Weird Outdoors News

Written by John Hayes on .

Fisherman lends a hand, sort of

(By Outdoor Hub)

GRAND PASS, Fla. – Jack Wiseman, an amateur fisherman participating in a Wounded Warrior Project tourmament for injured veterans, was fighting a large tarpon when the fish got away. The tarpon took his rod and subsequently the prosthetic hand that was holding it.

During the Professional Tarpon Tournament in Boca Grande Pass, Florida, Wiseman was using a special prosthetic arm built to be able to attach different devices to it for various functions.

He hooked onto a tarpon that put up a heck of a fight.

“All of a sudden the hand snapped off the prosthetic device, still hooked to the rod, and the rod and the reel and the hand went down into the water,” he told a CBS reporter.

The boat captain tried unsuccessfully to throw in another hook to cross the line so that at least the hand wouldn’t get away.

“For us it was funny, and that was the biggest thing," said Rudy Salas, another angler on the Wounded Warrior Project. "We said, ‘You’re gonna be a legend -- you’re the only guy that lost an arm out here yesterday.’”

Minutes later, another angler on the boat hooked the same fish. When they pulled it out, they discovered that the rod with Wiseman’s hand was still attached.

In the end, Wiseman got his hand back, but somebody else got the fish.

Guilty of possessing monkey

(By Pennsylvania Game Commission)

DALLAS, Pa. – Jeffery William Arnott, Sr., 46, of Ashley, Luzerne County, recently was found guilty by District Judge Joseph Halesey, of Wilkes-Barre, of unlawfully possessing a Java Macaque monkey, and ordered to pay a $100 fine plus court costs.

On May 19, acting on a call from the Luzerne County 911 Center, Game Commission Wildlife Conservation Officer Gerald Kapral received a call about a monkey that was on the loose.  WCO Kapral worked with Arnott to capture the monkey, which was located on a homeowner’s porch near Arnott’s home. WCO Kapral then transported the monkey to a licensed wildlife rehabilitator, where it remains.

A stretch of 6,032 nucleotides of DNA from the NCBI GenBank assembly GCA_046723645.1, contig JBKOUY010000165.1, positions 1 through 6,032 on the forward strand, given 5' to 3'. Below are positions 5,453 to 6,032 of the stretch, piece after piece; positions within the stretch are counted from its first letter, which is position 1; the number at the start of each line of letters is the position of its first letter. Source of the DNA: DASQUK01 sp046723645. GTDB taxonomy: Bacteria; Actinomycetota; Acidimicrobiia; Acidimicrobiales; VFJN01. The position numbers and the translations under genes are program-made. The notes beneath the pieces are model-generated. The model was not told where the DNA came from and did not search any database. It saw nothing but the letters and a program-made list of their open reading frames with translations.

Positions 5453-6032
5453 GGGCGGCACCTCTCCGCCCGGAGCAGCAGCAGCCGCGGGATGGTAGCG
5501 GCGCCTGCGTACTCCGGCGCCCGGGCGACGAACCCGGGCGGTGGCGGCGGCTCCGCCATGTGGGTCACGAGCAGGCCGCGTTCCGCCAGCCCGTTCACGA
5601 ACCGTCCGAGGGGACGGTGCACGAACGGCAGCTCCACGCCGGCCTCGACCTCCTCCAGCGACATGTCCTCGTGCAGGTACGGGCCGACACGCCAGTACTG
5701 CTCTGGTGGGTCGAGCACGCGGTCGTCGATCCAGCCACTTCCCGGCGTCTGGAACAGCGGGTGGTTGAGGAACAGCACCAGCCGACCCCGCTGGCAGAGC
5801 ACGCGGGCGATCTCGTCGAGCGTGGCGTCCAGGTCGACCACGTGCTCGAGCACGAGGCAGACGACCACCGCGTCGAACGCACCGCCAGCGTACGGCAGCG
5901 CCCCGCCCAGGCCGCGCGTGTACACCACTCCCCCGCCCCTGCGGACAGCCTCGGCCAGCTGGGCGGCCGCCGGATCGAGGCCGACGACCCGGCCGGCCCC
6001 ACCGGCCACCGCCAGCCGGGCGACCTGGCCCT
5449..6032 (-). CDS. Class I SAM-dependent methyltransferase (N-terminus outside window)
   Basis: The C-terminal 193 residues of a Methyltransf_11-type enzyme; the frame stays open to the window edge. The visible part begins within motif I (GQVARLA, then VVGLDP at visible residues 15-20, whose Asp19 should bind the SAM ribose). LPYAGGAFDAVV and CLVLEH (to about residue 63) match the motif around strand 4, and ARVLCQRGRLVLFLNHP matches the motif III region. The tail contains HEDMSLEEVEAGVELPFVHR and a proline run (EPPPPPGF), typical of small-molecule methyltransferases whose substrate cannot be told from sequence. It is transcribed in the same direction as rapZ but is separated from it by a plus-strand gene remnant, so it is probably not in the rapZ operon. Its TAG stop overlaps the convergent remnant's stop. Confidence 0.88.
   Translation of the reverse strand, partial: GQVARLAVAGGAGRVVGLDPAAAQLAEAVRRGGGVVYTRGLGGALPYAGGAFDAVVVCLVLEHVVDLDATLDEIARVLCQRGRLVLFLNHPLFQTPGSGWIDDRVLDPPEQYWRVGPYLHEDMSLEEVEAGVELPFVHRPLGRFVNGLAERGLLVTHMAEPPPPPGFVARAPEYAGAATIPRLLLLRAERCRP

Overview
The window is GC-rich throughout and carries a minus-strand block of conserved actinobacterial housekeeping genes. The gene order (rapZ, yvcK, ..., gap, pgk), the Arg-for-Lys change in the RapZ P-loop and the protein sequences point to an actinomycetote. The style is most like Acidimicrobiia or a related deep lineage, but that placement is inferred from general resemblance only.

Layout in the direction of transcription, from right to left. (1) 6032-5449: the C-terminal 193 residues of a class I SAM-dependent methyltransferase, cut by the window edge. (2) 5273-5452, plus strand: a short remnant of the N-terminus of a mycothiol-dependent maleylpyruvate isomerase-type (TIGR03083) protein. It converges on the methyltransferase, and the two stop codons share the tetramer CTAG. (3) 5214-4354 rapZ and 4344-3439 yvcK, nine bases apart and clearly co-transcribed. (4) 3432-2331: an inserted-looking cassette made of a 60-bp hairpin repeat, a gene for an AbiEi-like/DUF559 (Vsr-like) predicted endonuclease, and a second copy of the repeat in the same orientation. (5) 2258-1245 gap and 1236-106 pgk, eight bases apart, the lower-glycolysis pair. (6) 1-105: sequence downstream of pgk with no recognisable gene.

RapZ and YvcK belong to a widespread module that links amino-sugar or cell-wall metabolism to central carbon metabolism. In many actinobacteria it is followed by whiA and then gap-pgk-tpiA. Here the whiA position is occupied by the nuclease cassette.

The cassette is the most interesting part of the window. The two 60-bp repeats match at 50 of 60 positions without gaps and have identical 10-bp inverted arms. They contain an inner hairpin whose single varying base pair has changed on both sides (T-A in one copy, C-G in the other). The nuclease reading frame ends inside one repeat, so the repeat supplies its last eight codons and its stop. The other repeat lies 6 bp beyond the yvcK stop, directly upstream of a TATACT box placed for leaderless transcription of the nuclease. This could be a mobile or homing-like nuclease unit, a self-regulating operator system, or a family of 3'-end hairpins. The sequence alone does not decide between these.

Under Game Commission Regulations (Title 58), it is unlawful for an individual to possess primates in Pennsylvania. The only exceptions are for lawfully permitted facilities or menageries.

Canadian angler hooks a homemade bomb

(By Outdoor Hub)

BRIGHT WATER Sask.– An angler fishing the Bright Water reservoir in Saskatchewan, Canada pulled out one of the most unusual items police have ever witnessed: a bomb.

Around 7:20 p.m. June 3 at the reservoir near Hanley, the fisherman snagged the item, hauled it to the surface and thought the object he pulled out looked like an explosive device.

It turns out that it was a homemade bomb. After the fisherman called Canadian police, a bomb squad was brought in to defuse the item. The explosives disposal unit confirmed it was some type of homemade explosive device, according to the Royal Canadian Mounted Police (RCMP).

Rob King, a corporal in media relations unit for the RCMP, said the bomb was neutralized at the scene and the area was declared safe for the public. Police do not know how the object came to be in the water.

RCMP is not releasing additional information about the bomb, and King said he did not know the identity of the fisherman. Officials are hoping that someone with more information will come forward and that they are able to identify the homemade bomb. No photographs or descriptiosn are being released.

The Bright Water reservoir is a  popular fishing spot. It’s easy to access off a major highway and is a popular spot for recreation.

Guilty of possessing wallaby

(By Pennsylvania Game Commission)

FRANKLIN, Pa. – Pennsylvania Game Commission Wildlife Conservation Officer Mark Allegro, following up on a number of anonymous tips, tracked down an individual who illegally owned a wallaby that was captured May 30, along King Road near Cambridge Springs, Crawford County.

On June 11, WCO Allegro filed charges against Corry A. Lewis, 22, of North East, Erie County, before District Judge Lincoln S. Zilhaver, of Saegertown, Crawford County. Lewis was charged with one count of unlawful importation of wildlife, and one count of unlawful possession of wildlife. Both are fifth-degree summary offenses and carry fines of $100 to $200 dollars for each count.

The wallaby was tranquilized by officials from the Northwest Region, including Information and Education Supervisor Regis Senko, Crawford County WCO Mark Allegro and Northwest Region Wildlife Management Supervisor Roger Coup, and transferred to a licensed facility, where the animal remains.

Resembling a small kangaroo, a wallaby is a member of the marsupial family, and a native of Australia and surrounding islands.

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